What’s your mobility attitude?

Is your car the only way you get from A to B – or do you regularly hop on the tube or bus to travel across town? Perhaps cycling or walking is more your cup of tea.

In a 2015 study entitled ‘Towards New Urban Mobility: The case of London and Berlin, a research team at London School of Economics set out to understand how people in two European cities – London and Berlin – actually get around in a daily basis. The dynamic urban centres were specifically chosen for qualities like:

  • Forward-thinking politics and policies
  • Thriving tech and innovation scenes
  • Extensive socio-economic pressures

The combination of these factors makes London and Berlin ‘ahead of the curve’ in mobility – and is precisely what attracted researchers’ attention.

The survey and findings

By surveying 1,000 inhabitants in each city, the team identified patterns in mobility attitudes and behaviour – at an age in which urban areas offer a growing number of new transport opportunities and innovative mobility services.

Ultimately, the team’s research culminated in six mobility attitudes, which are closely linked to people’s mobility behaviour, i.e. the actual modes of transport they use. Without further ado, here are the six mobility attitudes along with their key traits.

©LSE Cities: The six mobility attitude groups

1 Traditional car-oriented

Age: Middle age/higher age

Income: Above average to higher

Travels by: Car, car, car!

Lives: Outskirts of the city

Car ownership rate: Highest

Open to innovative mobility: No


2 Pragmatic transit sceptics

Age: Higher age

Income: Lower

Travels by: Car and public transport

Lives: Across urban centre

Car ownership rate: High

Open to innovative mobility: Slightly (electric cars)


3 Green travel oriented

Age: Middle age/higher age

Income: Lower

Travels by: Foot (low car use)

Lives: Centrally/close to rail stations

Car ownership rate: Low

Open to innovative mobility: No


4 Pragmatic transit-oriented

Age: Middle age

Income: Lower to medium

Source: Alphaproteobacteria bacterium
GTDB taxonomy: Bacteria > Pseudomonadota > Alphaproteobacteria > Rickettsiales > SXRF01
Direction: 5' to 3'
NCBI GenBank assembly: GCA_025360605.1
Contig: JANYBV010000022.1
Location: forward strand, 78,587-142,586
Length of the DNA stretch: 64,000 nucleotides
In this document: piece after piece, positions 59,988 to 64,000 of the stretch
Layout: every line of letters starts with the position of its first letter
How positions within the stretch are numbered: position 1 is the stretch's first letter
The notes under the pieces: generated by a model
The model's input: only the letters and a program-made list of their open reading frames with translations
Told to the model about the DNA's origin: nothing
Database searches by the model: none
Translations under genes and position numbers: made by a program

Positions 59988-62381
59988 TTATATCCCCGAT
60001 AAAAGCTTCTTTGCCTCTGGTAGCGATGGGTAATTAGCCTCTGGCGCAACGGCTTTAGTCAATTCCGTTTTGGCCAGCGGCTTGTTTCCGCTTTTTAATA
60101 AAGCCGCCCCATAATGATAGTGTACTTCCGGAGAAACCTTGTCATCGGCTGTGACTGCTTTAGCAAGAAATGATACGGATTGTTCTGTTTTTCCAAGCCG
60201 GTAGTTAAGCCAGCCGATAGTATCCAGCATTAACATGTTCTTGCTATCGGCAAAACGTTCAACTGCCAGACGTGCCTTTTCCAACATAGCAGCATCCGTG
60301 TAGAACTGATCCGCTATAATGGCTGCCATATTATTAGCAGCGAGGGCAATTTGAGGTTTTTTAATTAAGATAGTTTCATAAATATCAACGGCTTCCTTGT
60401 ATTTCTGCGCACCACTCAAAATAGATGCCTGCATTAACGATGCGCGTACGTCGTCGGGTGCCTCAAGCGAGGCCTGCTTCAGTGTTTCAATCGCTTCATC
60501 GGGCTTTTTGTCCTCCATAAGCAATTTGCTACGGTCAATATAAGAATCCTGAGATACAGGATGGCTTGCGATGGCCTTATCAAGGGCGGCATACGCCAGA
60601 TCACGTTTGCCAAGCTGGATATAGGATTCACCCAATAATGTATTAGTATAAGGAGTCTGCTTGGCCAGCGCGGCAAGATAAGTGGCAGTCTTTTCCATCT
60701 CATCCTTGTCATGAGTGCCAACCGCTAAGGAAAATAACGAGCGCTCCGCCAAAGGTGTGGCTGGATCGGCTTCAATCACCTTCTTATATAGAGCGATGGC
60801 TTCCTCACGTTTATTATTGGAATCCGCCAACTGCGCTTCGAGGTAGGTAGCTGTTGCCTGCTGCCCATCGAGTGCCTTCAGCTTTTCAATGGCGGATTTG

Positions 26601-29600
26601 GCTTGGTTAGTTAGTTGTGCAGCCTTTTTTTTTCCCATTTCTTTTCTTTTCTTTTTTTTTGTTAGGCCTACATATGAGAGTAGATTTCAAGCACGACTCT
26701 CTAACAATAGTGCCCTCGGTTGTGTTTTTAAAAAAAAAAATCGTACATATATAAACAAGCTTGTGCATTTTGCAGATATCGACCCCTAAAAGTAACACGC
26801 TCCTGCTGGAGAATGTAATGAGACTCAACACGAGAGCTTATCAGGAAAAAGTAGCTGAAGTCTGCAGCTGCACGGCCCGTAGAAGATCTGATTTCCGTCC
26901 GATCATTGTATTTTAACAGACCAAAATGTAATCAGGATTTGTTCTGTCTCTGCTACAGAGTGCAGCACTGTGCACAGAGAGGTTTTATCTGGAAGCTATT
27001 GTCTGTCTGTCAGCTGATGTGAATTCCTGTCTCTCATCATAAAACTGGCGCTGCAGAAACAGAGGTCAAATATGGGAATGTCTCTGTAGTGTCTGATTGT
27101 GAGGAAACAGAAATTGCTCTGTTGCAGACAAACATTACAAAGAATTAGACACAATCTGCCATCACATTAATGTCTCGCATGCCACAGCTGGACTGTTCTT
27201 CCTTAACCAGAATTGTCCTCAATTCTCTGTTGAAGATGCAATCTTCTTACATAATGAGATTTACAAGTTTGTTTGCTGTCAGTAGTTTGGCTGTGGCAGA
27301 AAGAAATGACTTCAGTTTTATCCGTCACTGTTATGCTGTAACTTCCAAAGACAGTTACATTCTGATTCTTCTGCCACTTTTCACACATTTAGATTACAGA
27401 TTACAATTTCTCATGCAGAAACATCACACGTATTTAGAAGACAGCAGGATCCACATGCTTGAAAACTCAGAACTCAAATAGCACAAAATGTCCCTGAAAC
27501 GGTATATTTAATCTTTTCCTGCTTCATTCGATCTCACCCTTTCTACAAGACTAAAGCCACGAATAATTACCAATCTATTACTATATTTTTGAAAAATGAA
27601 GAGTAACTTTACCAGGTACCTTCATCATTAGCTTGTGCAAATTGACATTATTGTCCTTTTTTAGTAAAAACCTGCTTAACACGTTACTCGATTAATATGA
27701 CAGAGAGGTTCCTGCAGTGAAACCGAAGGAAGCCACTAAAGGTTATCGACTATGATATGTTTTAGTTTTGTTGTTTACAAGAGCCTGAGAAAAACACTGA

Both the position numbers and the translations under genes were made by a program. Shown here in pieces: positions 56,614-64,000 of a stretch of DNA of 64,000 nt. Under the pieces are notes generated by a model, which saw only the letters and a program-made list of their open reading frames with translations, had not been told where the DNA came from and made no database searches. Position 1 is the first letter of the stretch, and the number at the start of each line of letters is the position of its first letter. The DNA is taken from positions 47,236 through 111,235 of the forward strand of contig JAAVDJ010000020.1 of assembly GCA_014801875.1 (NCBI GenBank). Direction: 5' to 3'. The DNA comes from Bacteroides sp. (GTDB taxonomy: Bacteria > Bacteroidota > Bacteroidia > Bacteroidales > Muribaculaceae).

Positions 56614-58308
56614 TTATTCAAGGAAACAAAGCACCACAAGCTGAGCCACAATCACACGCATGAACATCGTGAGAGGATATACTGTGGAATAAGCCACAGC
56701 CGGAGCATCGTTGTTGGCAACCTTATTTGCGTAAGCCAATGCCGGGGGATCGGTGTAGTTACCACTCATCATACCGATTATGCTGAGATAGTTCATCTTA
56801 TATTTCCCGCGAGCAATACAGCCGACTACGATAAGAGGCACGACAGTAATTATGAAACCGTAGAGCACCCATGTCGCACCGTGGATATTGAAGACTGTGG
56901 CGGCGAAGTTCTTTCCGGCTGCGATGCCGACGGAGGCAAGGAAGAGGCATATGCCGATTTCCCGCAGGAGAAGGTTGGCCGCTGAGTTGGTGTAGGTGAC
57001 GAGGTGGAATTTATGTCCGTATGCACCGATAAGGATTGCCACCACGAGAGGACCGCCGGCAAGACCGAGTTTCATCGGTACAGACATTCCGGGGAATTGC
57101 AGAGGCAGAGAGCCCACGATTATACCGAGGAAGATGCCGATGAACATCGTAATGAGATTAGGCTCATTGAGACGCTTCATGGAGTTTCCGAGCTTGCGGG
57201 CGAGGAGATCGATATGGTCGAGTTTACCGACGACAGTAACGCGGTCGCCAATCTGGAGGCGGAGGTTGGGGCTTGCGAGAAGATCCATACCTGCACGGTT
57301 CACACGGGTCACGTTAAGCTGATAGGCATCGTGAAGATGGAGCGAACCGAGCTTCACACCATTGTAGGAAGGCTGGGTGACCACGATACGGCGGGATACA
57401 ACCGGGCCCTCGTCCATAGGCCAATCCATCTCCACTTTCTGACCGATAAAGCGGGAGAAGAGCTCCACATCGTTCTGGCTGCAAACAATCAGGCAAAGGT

Travels by: Public transport

Lives: Centrally

Car ownership rate: Low

Open to innovative mobility: Somewhat


5 Technology focused individualists

Age: Younger

Income: Higher

Travels by: Car/public transport; cycling (predominantly Berlin)

Lives: Spread across urban area

Car ownership rate: Higher

Open to innovative mobility: Yes


6 Innovative access-oriented

Age: Younger

Income:Higher

Travels by: Public transport (main); also car/cycling (predominantly Berlin)

Lives: Centrally/in accessible places

Car ownership rate: Lower

Open to innovative mobility: Yes

Dig into the details and it becomes obvious that mobility is in the middle of a big shift. Fewer people are buying cars; more people are looking for alternatives. Book a carsharing vehicle or an ebike, take a short ride on the tube: instead of simply getting behind the wheel like many of their parents did, today’s younger urbanites are seeking out the most suitable mode of transport for a given situation. Whether they are travelling to work, visiting a client, or meeting up with friends. Their decisions are influenced by primarily by factors such as flexibility, costs and environmental concerns. It’s clear why mobility budgets are growing in popularity.

Of course, picking and choosing your transport on a case-by-case basis is feasible in cities like London and Berlin where residents have easy access to alternative modes of transport. However, inhabitants of rural areas clearly have different needs, opportunities and challenges to overcome – a topic we’ll discuss in the future, so be sure to check in again soon.

For those of you city dwellers: what’s your mobility attitude? Tell us in the comments!

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